MADRID – Spanish regions with a low coronavirus infection rate will be allowed to reopen nightlife before herd immunity is achieved, which is expected by mid-August, the health minister said on Wednesday after meeting with regional authorities.
Regions with a 14-day notification rate of infections below 50 cases per 100,000 people will be able to open discos and clubs until 3 a.m., although some restrictions will continue.
It was not clear whether dance floors will be allowed and the party group – a maximum of six people inside – has to remain masked, according to local media.
“A gradual and progressive return to normality is needed. Lessons must be learned”, the health minister, Carolina Darias, told journalists.
Health standards are in the hands of the regions in Spain, although according to the minister, this agreement is binding.
Madrid, where bars and restaurants are already open until 1 a.m. despite being one of the top five regions with the highest infection rates, rejects the criteria and wants more flexibility.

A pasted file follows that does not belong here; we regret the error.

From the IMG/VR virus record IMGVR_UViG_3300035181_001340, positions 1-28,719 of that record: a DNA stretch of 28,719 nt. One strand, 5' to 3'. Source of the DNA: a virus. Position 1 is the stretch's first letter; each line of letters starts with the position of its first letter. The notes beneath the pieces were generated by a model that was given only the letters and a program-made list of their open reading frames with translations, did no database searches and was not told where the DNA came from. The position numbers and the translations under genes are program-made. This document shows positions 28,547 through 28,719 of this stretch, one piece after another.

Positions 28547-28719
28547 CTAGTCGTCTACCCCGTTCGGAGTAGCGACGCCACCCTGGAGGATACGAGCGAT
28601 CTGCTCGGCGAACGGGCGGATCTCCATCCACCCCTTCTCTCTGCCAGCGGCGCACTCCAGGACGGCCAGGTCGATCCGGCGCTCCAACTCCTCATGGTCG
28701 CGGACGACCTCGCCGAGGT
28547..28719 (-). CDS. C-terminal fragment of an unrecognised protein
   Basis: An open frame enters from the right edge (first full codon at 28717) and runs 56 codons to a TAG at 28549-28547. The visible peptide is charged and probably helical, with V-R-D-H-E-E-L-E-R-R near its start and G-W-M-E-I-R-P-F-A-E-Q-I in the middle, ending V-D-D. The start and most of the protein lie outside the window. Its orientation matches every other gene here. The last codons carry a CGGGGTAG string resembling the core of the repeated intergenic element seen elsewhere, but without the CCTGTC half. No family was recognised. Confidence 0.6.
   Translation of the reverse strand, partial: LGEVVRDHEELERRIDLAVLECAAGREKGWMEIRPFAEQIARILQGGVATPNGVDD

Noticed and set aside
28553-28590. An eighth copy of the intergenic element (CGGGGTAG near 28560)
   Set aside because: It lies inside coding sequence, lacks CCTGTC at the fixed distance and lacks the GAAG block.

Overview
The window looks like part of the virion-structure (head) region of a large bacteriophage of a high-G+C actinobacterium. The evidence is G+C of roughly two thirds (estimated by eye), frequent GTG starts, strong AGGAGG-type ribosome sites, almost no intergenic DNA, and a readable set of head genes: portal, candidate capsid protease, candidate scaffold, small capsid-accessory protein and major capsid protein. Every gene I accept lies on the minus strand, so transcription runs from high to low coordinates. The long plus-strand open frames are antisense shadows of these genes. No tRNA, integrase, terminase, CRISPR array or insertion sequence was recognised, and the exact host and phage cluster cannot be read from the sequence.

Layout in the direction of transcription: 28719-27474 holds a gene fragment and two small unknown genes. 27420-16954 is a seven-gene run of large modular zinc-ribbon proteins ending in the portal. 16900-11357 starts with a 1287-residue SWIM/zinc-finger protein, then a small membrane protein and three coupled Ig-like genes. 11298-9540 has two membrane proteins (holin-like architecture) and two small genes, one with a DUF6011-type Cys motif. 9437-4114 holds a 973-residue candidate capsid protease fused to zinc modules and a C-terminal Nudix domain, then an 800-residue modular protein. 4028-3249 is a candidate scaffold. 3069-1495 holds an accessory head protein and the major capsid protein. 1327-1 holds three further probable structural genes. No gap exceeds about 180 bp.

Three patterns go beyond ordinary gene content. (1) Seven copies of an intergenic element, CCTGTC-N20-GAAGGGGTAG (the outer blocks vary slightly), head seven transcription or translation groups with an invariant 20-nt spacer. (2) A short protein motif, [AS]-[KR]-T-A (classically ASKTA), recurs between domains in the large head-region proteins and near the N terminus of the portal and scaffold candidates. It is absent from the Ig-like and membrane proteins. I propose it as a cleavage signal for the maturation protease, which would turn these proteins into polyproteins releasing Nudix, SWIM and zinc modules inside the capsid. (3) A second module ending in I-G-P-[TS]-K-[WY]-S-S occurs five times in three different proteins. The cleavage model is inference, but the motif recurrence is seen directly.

Spain’s overall infection rate fell to 118.5 cases per 100,000 on Wednesday, nearly halving since the end of April, but only the Balearic islands, Valencia and the North African enclave of Ceuta meet the sub-50 requirement.
In medium-risk regions with a downward infection rate – which is most of the country – venues may also be opened but with a 30% indoor capacity.
Despite the drastic reduction in deaths, the official COVID-19 death toll on Wednesday passed the 80,000 mark.
With most Spanish clubs not welcoming revellers until after midnight and staying open well into the small hours, the proposal got a lukewarm welcome from the sector.
“The only good news is that they let us open, but obviously it is not worth opening until 2 a.m.”, Ramon Mas, head of the Spain nightlife association Espana de Noche, told state broadcaster TVE.
Although Mas said he was confident the vaccination pace would allow the sector to recover after 10,000 clubs and discos have been closed for more than 14 months, he said government plans lacked a calendar to delay the closing hour or improve capacity.
Mas said clubs could offer a safer alternative than street parties which have been a common scene in Spanish cities during weekends since the state of emergency ended last month and could help drive a recovery in tourism.
“Tourists will come if they have the chance for a good time and the alternative until 2 a.m. is a very limited option,” he told TVE.